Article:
PLANSPONSOR, February 2015
We asked our plan sponsor reader’s how and how often they benchmarked their retirement plans.
Benchmarking a 401(k) plan gives retirement plan sponsors a clear understanding of the costs associated with running and maintaining their offering. By going through the process of benchmarking your plan, to see how it compares with others of a similar size and/or type, you often will be able to measure participant saving and investing metrics, quantify the fees you are paying and determine whether those expenses are reasonable.
Benchmarking often enables plan sponsors to lower their plan’s costs, expand and improve their service offerings, even reduce their fiduciary exposure. We asked NewsDash readers, “How often does your company benchmark the success of its defined contribution (DC) plan?” And “What measures are looked at?
All respondents work in a plan sponsor role. The majority (91.7%) reported that they benchmark their defined contribution plans once per year, while the rest (8.3%) do so every five years.
When the plan is benchmarked, 91.7% measure average participation rate, and the same percentage measure administrative expenses against those of peer plans. More than 83% measure average deferral percentages, and 100% consider their investment expenses compared with peer plans. Less than two-thirds (58%) measure the percentage of participants properly diversified in investments, and one-quarter measure the percentage of participants on track to replace a certain income level in retirement. While 41.7% look at the percentage of participants getting the full match, a similar number measure participant use of their website and educational materials.
Asked to rate the value of each of these metrics when assessing the success of their DC plans, respondents answered as follows:
- Investment expenses compared with peer plans—100% very important;
- Administrative expenses compared with peer plans—91.7% very important, 8.3% somewhat important;
- Average employee participation rate—81.8% very important, 18.2% somewhat important;
- Average deferral percent—81.8% very important, 9.1% somewhat important, 9.1% don’t know;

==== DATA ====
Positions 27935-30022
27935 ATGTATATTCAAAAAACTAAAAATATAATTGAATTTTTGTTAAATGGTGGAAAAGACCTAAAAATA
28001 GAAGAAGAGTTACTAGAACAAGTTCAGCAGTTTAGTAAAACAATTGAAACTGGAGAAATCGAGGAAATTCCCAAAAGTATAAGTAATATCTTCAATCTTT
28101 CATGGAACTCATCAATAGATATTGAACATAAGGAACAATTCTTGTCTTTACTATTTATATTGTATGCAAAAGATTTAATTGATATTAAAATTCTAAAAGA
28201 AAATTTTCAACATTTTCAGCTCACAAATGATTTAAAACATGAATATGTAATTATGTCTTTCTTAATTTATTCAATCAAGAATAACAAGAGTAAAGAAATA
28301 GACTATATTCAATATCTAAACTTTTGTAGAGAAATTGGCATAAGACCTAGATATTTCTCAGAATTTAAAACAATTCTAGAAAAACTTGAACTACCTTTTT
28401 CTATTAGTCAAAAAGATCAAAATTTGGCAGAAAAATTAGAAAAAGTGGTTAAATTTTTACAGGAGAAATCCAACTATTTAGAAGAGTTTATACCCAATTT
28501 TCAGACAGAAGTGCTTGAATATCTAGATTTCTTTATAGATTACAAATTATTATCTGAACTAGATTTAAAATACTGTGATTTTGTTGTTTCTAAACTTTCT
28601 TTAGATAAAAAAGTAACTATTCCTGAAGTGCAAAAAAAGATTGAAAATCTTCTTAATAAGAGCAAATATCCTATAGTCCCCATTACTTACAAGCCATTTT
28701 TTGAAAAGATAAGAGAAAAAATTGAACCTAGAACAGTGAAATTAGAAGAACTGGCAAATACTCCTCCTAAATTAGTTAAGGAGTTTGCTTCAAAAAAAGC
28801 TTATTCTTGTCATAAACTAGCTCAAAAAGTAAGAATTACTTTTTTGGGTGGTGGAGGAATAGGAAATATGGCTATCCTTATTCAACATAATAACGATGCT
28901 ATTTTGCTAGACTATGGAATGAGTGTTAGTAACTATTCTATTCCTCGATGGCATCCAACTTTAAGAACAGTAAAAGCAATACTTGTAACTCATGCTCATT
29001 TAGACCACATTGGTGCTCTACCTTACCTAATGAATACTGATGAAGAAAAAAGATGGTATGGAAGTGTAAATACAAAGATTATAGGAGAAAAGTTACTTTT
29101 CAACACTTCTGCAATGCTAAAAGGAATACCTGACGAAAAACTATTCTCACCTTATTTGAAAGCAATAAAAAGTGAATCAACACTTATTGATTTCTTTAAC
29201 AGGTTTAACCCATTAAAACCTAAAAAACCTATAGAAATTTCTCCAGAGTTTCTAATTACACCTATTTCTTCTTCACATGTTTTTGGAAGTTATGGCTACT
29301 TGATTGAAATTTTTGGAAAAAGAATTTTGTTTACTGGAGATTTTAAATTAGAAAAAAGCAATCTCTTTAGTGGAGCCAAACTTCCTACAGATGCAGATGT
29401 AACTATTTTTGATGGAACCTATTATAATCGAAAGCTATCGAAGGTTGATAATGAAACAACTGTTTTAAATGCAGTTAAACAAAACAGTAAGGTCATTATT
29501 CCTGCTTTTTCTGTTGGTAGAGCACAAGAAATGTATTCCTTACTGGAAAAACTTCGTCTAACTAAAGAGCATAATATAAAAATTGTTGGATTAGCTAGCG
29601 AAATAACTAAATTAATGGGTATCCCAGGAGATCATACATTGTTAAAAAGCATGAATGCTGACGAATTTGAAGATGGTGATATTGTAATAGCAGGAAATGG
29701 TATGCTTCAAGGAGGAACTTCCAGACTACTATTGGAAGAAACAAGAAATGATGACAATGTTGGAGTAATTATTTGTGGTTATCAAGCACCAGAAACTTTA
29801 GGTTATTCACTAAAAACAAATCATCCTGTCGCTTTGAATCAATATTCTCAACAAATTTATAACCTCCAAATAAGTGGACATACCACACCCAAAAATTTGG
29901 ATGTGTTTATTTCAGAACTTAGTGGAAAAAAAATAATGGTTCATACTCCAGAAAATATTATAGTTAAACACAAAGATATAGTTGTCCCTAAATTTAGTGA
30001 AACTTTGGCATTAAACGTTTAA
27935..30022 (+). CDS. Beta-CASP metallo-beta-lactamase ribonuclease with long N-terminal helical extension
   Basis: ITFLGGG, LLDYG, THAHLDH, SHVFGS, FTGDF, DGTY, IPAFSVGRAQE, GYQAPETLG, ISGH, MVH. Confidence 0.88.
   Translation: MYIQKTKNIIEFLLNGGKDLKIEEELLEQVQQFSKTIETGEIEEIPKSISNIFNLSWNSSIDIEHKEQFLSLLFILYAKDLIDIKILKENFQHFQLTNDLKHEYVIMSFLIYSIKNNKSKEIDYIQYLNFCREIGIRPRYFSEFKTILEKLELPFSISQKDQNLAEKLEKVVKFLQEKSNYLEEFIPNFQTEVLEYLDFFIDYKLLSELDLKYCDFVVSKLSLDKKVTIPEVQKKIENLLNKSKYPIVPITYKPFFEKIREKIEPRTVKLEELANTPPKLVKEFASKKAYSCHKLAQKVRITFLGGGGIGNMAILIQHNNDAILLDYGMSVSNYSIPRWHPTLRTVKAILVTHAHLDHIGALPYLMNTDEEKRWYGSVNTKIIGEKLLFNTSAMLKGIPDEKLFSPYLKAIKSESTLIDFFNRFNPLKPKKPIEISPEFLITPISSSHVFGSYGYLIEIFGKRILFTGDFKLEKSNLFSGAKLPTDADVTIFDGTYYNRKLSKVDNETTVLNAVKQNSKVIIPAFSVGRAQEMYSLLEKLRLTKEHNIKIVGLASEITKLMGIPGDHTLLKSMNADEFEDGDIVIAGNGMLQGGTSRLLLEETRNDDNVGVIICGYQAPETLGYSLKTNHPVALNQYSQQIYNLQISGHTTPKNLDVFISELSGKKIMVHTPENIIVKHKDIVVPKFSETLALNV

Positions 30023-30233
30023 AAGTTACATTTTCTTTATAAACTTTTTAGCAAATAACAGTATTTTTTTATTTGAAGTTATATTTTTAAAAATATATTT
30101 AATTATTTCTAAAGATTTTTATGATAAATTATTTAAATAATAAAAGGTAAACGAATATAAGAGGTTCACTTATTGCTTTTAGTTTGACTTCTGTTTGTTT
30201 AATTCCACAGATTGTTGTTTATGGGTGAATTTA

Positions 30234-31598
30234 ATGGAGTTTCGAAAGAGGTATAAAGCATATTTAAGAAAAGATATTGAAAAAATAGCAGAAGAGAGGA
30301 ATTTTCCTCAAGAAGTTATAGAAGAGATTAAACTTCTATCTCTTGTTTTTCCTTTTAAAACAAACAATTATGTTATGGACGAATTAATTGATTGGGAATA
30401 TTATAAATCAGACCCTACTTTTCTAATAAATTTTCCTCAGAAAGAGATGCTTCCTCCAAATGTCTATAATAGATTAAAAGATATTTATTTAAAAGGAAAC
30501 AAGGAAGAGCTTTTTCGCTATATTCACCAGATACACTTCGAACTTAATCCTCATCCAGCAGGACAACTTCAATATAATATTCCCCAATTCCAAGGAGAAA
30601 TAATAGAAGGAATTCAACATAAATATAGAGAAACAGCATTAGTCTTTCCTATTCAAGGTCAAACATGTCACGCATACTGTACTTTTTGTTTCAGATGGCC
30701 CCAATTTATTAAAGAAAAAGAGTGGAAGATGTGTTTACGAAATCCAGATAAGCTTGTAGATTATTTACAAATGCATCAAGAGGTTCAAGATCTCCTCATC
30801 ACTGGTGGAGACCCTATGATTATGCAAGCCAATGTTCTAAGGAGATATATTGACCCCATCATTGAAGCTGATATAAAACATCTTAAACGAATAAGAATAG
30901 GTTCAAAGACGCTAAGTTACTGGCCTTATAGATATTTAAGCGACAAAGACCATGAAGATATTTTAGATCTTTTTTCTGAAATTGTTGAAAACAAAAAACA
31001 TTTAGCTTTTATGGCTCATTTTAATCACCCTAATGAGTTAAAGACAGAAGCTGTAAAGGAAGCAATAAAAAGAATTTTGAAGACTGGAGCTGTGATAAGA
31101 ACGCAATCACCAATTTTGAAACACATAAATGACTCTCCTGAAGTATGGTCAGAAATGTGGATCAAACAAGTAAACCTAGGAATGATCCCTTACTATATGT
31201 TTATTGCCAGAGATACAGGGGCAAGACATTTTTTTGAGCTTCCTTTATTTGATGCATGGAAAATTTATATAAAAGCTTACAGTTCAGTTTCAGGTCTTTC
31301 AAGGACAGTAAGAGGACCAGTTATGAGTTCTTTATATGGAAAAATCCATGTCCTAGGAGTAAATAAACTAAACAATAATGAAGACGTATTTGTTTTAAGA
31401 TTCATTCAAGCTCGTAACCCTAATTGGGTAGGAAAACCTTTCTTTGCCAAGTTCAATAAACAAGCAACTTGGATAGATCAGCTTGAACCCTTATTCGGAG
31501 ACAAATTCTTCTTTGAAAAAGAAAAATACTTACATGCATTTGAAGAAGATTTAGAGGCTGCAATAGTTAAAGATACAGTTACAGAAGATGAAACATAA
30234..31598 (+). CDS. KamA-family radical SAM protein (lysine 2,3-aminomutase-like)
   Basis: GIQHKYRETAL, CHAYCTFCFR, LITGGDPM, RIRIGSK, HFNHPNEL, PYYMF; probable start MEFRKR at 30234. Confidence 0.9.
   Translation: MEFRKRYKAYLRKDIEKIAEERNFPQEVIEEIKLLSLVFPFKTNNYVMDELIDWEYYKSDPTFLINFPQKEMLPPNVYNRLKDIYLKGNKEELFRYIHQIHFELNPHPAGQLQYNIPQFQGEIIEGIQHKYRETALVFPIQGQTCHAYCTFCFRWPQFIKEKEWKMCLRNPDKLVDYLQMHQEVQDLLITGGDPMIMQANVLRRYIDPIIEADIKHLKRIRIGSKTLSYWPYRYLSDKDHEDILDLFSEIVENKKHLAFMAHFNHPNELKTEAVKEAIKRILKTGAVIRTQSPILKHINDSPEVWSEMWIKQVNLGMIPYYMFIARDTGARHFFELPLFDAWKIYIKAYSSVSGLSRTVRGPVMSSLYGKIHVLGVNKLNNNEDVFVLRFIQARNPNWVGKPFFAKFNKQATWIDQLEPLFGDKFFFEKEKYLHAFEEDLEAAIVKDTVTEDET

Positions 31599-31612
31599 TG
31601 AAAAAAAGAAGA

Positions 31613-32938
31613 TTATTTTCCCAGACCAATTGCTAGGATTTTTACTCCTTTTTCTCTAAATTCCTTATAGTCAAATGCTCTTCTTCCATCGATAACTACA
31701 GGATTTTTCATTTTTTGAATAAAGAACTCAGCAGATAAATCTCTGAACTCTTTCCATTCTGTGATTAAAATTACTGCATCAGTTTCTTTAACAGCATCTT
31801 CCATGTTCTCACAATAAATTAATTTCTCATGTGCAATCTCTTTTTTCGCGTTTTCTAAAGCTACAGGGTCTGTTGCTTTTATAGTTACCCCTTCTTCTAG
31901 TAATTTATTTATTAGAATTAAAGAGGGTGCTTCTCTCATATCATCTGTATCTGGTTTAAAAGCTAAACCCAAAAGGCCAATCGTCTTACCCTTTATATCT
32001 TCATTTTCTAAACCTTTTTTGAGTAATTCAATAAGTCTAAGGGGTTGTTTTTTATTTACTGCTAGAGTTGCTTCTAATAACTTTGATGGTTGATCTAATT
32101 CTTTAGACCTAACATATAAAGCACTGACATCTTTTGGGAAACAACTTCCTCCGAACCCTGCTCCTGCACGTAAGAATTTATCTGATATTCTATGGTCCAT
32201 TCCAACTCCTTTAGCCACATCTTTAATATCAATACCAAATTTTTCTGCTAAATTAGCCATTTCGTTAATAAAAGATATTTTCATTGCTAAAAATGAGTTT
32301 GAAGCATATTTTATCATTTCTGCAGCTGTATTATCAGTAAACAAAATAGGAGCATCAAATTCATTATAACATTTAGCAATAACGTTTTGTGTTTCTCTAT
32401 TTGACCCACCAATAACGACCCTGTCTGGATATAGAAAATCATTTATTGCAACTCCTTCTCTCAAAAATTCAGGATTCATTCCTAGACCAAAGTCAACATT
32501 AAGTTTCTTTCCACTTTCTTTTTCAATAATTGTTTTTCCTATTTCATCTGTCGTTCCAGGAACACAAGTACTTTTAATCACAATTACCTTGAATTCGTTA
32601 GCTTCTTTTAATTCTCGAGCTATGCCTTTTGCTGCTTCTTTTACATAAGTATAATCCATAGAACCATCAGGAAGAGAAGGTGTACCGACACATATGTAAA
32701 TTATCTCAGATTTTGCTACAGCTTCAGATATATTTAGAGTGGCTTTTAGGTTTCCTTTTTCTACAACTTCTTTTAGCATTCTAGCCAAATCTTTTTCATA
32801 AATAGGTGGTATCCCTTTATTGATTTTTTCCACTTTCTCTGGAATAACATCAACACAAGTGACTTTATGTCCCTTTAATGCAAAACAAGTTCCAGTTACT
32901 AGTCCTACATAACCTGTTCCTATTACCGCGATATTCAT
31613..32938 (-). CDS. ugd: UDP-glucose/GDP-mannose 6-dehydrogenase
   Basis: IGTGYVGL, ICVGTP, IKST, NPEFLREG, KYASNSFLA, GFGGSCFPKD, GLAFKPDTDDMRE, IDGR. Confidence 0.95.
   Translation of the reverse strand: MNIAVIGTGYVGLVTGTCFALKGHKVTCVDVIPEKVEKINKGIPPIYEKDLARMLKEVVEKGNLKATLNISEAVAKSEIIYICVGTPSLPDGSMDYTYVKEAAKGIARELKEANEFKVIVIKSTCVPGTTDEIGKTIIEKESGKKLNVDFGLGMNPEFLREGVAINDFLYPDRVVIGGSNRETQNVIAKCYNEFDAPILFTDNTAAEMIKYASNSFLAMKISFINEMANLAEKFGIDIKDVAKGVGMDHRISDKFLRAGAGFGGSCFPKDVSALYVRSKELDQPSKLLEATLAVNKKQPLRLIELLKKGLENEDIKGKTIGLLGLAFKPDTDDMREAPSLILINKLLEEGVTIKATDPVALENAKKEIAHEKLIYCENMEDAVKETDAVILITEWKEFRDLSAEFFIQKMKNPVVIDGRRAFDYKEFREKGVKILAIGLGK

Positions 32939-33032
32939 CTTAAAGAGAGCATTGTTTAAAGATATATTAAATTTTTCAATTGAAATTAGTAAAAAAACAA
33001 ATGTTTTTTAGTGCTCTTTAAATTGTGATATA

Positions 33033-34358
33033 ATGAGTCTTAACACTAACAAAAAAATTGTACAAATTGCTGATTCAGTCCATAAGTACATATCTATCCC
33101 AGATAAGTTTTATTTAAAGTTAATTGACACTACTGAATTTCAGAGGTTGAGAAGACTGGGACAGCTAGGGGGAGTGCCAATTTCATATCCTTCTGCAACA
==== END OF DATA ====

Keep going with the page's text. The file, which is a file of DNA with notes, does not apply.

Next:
- Percentage of participants getting the full match—63.6% very important, 9.1% somewhat important, 18.2% not important, 9.1% don’t know;
- Percentage of participants properly diversified in investments—58.3% very important, 41.7% somewhat important;
- Percentage of participants on track to replace a certain income level in retirement—36.4% very important, 27.3% somewhat important, 18.2% not important, 18.2% don’t know; and
- Participant use of educational materials/website—25% very important, 58.3% somewhat important, 8.3% not important, 8.3% don’t know.
In “other” responses, readers indicated they measure fund performance over time. (As always, verbatim responses reflect the opinions of individual readers and not the stance of PLANSPONSOR and its affiliates at Asset International.)
“We actually evaluate our plan once per quarter with our retirement committee. More than once per year was not one of the selections.”
“We are a multiemployer plan, as we are a Professional Employer Organization (PEO) organization. We do monitor the participation per each of our clients, but do not aggregate over the whole plan, because that would be a metric without meaning.”
“The survey assumes the DC plan provides matching funds, which ours does not do; it is the state plan that mandates the EE [employee contribution] and ER [employer contribution] rates.”
“Overall we [sponsors] have done a good job in presenting the product. We’re now at the stage where participants need to ‘de-cumulate.’ Here, I feel, is the next best-practices measure of success.”